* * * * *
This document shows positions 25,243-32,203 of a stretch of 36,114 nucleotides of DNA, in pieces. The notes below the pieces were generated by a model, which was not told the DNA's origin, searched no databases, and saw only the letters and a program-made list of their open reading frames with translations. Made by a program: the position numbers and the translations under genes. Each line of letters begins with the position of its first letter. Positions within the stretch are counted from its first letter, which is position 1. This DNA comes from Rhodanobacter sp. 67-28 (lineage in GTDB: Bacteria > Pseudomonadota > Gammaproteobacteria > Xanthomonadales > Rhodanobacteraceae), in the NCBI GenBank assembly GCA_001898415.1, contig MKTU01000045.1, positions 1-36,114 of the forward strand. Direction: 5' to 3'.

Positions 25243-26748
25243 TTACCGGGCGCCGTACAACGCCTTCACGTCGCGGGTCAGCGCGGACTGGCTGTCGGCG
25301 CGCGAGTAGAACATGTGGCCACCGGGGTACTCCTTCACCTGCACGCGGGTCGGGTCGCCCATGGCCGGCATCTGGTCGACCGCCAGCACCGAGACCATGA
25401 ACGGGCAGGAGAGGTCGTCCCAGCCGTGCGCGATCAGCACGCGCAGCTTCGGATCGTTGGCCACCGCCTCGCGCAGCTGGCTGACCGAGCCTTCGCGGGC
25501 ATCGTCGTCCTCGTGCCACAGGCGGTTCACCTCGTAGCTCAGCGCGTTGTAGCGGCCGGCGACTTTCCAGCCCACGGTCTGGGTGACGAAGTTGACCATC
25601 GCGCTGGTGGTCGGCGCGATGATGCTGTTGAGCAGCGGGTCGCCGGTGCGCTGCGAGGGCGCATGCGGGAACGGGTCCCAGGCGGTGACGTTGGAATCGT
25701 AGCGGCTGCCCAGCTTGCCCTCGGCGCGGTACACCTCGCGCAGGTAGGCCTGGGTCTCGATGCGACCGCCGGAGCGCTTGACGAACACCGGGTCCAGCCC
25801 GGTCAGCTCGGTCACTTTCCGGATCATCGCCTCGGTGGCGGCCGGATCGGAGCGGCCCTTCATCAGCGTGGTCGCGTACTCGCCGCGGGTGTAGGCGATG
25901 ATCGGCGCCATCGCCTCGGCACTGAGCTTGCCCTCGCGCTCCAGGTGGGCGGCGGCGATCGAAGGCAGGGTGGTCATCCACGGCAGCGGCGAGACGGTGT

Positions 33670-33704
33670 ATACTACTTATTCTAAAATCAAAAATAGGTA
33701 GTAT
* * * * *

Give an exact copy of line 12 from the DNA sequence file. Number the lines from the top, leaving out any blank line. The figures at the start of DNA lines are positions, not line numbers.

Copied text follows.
33670 ATACTACTTATTCTAAAATCAAAAATAGGTA